Last week I attended my church conference not as a representative of my local church, but instead as a representative of our district which is composed of approximately 85 churches. In this role, I was asked to speak briefly to all of the laity (non-clergy) in attendance. What made my talk different than the other three given during that session was that instead of being inspirational, it was a mini-class.
This happened primarily because I was given minimal notice and when in doubt, I revert to “teacher” mode. After years of practice, if I possess the minimal amount of knowledge required, I can probably do a reasonable job of teaching the subject. And so when choosing to speak on a topic, I almost always choose an instructional message versus an inspirational message – even when speaking at church. But there is power in this approach.
Historically I was never a big Sherlock Holmes fan. But with the recent movies and two TV series, my interest has grown. His methods, insights and attitudes are intriguing.
[featured-image single-newwindow=”false” id=”130924-SherlockHolmes.jpg” alt=”Historical Faces of Sherlock Holmes”]
What I have come to realize is that many of the tools Sherlock Holmes uses for solving a mystery are also wonderful tools for helping a class run smoothly. We just need to look at them a little differently and apply them to our challenge of teaching a class effectively as opposed to solving a crime.
I have spent this week experiencing abundance thinking: people generously sharing thoughts, ideas and knowledge in hopes of helping other people to achieve a similar level success.
[featured-image single-newwindow=”false” id=”130920-Camera.jpg” alt=”Kodak Brownie Camera”]Photo Credit: kevin dooley via Compfight cc[/featured-image]
I have long been a believer in abundance, but have only recently put a name to it for myself. That said, abundance thinking is not new; however it is solely lacking in this world. And as someone asked me this week, my lens is thinking abundantly about knowledge.
This past week I was at one of the three main events for Dynamic Communicators International, The Launch Conference. And I am so excited about the information they shared, how they shared it, but most importantly their overriding philosophy of abundance that I have also signed up for their next two events, SCORRE and Platform.
Their willingness to share so generously is why I have become their newest fan. Are these events free? Nope. Are they inexpensive? Nope. If anything, they would fall on the “investment” side of the financial scale. But being generous with your knowledge doesn’t mean you should give it away for free. In fact, doing so will often result in that knowledge losing its power.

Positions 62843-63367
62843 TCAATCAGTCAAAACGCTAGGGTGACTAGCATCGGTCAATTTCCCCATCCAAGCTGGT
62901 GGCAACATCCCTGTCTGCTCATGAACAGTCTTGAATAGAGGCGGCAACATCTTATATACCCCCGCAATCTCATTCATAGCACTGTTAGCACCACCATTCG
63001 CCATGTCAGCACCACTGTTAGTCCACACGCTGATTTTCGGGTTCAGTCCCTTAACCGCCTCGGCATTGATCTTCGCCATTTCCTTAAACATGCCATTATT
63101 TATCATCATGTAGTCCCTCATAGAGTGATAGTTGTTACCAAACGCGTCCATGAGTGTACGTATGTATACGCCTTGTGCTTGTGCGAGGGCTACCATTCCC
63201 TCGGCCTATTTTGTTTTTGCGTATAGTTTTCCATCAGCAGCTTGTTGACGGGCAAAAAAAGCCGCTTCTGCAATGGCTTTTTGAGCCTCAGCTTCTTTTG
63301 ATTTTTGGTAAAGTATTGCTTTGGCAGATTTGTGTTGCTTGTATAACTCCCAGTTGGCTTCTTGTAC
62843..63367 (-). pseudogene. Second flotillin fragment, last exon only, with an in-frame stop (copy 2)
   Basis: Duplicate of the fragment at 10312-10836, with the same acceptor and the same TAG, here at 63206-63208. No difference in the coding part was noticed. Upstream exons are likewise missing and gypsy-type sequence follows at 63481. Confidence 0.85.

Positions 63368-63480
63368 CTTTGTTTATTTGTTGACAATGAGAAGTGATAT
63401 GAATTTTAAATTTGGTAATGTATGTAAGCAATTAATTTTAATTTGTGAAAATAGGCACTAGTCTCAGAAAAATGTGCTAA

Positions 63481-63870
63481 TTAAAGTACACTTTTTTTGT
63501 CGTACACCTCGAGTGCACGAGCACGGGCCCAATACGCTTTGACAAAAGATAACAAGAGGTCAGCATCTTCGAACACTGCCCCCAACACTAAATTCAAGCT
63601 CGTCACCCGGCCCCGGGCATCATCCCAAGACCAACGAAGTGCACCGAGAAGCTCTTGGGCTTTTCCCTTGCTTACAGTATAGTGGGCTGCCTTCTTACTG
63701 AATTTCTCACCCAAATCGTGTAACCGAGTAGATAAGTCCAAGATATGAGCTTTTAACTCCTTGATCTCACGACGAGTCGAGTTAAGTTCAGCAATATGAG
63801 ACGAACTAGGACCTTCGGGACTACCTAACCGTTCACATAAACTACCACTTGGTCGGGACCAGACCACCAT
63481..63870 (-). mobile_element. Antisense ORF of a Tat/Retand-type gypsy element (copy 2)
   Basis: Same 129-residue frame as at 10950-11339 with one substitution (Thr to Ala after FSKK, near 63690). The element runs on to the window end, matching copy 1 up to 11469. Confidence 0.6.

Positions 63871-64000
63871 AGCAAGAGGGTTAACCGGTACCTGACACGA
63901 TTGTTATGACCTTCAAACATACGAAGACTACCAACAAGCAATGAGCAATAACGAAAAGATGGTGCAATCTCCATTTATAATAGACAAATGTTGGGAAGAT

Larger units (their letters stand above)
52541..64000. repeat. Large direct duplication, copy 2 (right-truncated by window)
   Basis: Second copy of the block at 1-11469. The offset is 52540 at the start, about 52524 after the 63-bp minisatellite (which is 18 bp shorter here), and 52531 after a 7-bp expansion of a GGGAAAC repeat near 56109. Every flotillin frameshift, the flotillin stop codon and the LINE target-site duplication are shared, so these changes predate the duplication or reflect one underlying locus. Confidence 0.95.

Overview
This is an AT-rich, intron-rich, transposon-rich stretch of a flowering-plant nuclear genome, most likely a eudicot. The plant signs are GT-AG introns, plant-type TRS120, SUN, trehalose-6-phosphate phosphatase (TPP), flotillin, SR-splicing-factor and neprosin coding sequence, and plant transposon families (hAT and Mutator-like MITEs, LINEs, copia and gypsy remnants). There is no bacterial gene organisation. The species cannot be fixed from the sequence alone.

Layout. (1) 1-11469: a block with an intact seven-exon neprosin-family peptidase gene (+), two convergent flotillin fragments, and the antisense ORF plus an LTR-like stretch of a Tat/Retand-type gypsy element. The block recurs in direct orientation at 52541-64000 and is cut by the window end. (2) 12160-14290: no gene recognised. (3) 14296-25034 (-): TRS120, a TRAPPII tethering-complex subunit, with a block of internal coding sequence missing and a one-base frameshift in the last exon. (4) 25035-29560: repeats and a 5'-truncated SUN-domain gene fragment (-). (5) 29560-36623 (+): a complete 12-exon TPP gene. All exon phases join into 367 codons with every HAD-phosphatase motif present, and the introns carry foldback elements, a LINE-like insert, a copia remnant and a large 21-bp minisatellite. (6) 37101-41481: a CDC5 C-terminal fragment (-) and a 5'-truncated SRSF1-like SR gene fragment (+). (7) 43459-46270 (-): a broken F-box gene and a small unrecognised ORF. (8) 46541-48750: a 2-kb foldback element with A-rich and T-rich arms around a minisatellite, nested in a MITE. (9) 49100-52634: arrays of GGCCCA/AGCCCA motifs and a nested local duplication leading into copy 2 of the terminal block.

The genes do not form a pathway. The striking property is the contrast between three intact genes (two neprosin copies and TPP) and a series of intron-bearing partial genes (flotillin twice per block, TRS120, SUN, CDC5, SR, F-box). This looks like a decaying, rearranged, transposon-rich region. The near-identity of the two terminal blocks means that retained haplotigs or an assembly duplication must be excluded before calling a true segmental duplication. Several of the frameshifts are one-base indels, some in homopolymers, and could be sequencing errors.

People value what they pay for, work for, or earn. But so many people won’t share their knowledge, experience, ideas, successes and failures for fear someone else will copy them … and then surpass them. But abundance thinking is different. With abundance thinking, another person’s success isn’t a threat, it is something to be celebrated. One of the best definitions I have ever heard was on a recent podcast by Michael Hyatt, so I won’t repeat it all here (go listen to it … now)!
The truth is, the more you give from abundance, the more you actually receive in return. The more I share my knowledge, the more I learn. The more I am willing to give of myself, the more others are willing to give to me. Truly – it is like magic. But ultimately, that is why abundance thinking matters.
[reminder]What do you want more of? Try sharing what you have of whatever you named, and I bet more will come your way in a very short period of time. Or better yet – share your story of abundance in the comments below. I would love to be inspired![/reminder]
Have you ever had a difficult concept to share and just didn’t know where to start? Was the problem compounded by not having a lot of familiarity with your audience? I have a secret to getting my point across that has a wonderful success rate. It is not difficult, but it can require a bit of creativity.
This week I began a 3-part series that began with major categories of difficult students followed by preventative steps for managing those kinds of students. On the rare occasion it is needed, I still have a few tricks up my sleeve.
Image via Flickr by stevendepolo
I consider these tricks for dealing with difficult students a last resort. Because I am generally effective managing the classroom through preventative measures, I rarely have a need for these tactics. But do not doubt it, I have used each one of these at least once.